Synesthesia: More Insights (03-07-18)

Synesthesia is relatively common, and new research is shedding light on why some people experience it and others don’t.  As a recent press release from the Max Planck Institute for Psycholinguistics reports, “1 in 25 people have synaesthesia, perceiving the world in unusual ways. An experience with one sense automatically leads to perception in another sense: for example, seeing colours when listening to music. . . . researchers at the Max Planck Institute for Psycholinguistics and the University of Cambridge. . . . studied families with synaesthesia, and describe genetic changes that might contribute to their differences in sensory experience.”  More details on synesthesia, “Some people with synaesthesia may see sounds, while others may taste them or feel them as shapes. This kind of sensory cross-talk comes in many forms, and develops during early childhood.”  Simon Fisher is the lead author on the study reporting these findings, which was published in the Proceedings of the National Academy of Sciences.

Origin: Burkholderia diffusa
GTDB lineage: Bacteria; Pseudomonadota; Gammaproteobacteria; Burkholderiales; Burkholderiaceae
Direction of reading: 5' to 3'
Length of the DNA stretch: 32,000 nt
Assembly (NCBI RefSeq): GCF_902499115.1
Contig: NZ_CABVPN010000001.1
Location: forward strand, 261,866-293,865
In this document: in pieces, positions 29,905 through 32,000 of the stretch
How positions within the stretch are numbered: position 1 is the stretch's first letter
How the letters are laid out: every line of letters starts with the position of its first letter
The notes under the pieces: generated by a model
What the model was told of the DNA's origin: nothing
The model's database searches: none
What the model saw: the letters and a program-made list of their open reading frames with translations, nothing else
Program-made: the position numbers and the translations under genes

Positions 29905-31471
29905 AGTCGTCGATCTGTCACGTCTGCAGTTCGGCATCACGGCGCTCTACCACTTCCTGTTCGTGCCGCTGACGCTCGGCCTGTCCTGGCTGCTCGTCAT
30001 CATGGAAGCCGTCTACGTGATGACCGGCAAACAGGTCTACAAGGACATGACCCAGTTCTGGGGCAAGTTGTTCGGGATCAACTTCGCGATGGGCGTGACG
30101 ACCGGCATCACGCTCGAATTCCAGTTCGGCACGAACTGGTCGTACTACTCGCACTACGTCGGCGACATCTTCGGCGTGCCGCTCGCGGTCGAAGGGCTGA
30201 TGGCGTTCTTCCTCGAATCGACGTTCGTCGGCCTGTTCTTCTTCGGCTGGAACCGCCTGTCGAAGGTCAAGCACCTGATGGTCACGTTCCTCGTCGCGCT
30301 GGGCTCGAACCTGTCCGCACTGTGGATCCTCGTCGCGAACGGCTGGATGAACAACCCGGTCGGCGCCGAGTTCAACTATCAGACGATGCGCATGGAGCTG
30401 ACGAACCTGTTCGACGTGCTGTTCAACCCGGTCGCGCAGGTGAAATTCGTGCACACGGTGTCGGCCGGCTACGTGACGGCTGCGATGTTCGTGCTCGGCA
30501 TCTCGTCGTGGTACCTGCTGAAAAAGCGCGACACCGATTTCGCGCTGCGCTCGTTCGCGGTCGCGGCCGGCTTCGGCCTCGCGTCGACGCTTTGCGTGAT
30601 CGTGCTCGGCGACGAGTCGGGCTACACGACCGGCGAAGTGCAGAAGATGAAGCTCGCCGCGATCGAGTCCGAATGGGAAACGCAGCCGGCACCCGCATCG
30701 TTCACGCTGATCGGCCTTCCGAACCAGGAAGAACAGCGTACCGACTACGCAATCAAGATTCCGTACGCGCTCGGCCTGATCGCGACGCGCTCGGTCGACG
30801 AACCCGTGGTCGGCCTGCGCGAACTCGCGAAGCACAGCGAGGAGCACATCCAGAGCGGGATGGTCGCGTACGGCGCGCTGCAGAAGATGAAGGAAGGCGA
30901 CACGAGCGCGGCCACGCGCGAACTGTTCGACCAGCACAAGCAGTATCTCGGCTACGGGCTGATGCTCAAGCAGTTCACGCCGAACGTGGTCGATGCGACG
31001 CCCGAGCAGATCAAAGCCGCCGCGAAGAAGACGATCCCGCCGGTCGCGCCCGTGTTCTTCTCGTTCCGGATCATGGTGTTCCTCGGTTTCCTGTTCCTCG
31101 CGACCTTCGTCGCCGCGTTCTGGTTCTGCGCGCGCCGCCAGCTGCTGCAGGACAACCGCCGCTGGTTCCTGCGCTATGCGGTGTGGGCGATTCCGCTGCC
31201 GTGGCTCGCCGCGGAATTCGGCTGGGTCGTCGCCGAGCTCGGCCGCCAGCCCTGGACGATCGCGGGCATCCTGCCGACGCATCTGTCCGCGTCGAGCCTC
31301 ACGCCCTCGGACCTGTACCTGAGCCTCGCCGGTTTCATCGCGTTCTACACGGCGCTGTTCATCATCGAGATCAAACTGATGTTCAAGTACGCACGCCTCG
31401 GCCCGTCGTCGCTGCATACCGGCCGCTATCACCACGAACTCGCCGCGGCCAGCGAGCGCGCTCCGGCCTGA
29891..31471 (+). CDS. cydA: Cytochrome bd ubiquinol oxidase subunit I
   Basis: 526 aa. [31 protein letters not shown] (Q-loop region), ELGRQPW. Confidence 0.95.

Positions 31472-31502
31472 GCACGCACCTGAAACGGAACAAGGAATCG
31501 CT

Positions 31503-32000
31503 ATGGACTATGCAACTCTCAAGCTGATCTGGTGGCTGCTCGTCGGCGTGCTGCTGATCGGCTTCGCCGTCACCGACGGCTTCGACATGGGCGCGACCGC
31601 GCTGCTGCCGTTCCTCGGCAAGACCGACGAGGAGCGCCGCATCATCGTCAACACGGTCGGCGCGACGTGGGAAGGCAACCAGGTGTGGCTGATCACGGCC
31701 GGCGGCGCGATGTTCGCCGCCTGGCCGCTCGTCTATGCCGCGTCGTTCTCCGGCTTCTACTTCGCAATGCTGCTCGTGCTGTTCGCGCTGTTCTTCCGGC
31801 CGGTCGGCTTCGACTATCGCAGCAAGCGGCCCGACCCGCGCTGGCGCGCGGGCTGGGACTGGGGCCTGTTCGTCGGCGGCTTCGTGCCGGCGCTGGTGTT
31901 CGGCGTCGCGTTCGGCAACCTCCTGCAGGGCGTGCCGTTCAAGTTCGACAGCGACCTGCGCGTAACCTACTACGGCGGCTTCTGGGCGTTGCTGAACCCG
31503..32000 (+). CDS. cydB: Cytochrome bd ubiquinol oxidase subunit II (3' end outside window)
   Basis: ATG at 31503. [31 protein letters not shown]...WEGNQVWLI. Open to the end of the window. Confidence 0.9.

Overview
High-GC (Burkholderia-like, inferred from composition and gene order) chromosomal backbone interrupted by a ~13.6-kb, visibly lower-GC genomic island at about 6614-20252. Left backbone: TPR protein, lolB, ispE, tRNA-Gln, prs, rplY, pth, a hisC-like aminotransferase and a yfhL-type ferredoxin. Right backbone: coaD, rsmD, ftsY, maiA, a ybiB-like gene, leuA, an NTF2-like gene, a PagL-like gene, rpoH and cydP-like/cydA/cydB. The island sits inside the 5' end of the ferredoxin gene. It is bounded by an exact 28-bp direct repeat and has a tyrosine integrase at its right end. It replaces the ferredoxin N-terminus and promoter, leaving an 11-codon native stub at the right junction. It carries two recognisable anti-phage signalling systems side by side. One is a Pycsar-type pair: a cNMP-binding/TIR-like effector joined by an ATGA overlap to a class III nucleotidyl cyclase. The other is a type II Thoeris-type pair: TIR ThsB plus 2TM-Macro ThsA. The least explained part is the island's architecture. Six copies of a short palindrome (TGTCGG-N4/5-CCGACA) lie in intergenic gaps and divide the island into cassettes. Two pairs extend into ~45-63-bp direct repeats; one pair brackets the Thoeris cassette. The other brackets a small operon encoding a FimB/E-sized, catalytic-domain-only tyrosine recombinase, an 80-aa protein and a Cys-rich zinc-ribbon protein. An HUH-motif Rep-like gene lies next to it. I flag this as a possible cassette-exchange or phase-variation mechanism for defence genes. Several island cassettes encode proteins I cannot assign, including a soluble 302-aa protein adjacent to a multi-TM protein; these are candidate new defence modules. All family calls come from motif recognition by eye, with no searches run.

“Seeing Sounds:  Researchers Uncover Molecular Clues for Synaesthesia.”  2018.  Press release, Max Planck Institute for Psycholinguistics,